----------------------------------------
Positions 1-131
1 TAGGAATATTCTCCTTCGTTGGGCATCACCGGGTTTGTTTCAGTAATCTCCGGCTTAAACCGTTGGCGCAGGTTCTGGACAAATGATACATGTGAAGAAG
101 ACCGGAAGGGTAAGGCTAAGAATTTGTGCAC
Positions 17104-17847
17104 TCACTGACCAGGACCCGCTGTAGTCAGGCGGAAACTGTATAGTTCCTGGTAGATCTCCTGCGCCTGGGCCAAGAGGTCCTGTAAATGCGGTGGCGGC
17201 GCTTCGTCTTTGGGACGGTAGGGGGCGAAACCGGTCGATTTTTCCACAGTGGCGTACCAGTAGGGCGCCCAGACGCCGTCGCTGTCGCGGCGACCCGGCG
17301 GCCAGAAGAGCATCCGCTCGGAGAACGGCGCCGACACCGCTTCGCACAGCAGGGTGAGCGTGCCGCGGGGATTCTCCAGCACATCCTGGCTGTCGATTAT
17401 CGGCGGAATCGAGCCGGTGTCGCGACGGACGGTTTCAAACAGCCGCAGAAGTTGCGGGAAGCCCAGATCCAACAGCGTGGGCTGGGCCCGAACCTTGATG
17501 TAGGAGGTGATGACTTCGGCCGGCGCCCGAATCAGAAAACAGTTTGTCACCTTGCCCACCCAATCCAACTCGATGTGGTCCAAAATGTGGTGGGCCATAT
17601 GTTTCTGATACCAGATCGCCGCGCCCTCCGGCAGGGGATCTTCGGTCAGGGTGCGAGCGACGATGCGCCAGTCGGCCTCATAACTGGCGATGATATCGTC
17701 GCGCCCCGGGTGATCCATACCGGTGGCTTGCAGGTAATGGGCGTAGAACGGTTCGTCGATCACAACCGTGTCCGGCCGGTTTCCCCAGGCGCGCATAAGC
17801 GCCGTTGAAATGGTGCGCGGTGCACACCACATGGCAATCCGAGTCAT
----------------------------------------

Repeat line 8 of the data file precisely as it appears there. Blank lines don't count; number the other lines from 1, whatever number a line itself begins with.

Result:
17401 CGGCGGAATCGAGCCGGTGTCGCGACGGACGGTTTCAAACAGCCGCAGAAGTTGCGGGAAGCCCAGATCCAACAGCGTGGGCTGGGCCCGAACCTTGATG